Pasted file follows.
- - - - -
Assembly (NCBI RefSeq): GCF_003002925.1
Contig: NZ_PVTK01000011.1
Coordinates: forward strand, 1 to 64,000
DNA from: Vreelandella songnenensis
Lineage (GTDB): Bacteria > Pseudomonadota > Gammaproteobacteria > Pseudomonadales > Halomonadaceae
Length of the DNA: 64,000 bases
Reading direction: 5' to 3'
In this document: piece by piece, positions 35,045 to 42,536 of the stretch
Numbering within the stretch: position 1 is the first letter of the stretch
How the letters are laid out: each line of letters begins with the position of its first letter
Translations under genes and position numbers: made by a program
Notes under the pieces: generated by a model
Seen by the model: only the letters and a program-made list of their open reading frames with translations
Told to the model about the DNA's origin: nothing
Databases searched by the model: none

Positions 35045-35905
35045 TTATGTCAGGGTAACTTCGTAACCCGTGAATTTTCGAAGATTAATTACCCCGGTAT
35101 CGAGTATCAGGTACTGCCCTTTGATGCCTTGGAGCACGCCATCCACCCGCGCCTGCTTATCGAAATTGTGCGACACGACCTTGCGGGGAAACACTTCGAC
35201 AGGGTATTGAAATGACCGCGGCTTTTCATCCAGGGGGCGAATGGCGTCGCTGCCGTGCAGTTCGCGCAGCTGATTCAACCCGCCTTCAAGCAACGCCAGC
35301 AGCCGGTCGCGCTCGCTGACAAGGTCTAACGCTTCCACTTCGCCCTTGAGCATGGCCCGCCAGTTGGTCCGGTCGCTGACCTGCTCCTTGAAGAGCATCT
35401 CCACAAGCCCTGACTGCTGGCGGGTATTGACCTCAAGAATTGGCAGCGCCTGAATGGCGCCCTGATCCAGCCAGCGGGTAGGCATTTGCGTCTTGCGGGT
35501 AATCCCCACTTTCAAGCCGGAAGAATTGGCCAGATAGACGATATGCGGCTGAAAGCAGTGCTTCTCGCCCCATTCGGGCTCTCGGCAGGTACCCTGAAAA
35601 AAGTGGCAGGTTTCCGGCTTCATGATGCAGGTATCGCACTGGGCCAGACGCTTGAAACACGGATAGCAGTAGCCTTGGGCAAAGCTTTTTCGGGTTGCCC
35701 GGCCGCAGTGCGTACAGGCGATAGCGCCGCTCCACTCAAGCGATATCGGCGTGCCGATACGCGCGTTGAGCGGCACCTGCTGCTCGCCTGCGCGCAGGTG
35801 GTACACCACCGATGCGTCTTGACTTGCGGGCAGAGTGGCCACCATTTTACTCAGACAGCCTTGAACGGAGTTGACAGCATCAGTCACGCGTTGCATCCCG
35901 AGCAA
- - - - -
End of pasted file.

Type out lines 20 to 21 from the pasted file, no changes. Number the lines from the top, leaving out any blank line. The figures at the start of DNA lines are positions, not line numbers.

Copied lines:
35301 AGCCGGTCGCGCTCGCTGACAAGGTCTAACGCTTCCACTTCGCCCTTGAGCATGGCCCGCCAGTTGGTCCGGTCGCTGACCTGCTCCTTGAAGAGCATCT
35401 CCACAAGCCCTGACTGCTGGCGGGTATTGACCTCAAGAATTGGCAGCGCCTGAATGGCGCCCTGATCCAGCCAGCGGGTAGGCATTTGCGTCTTGCGGGT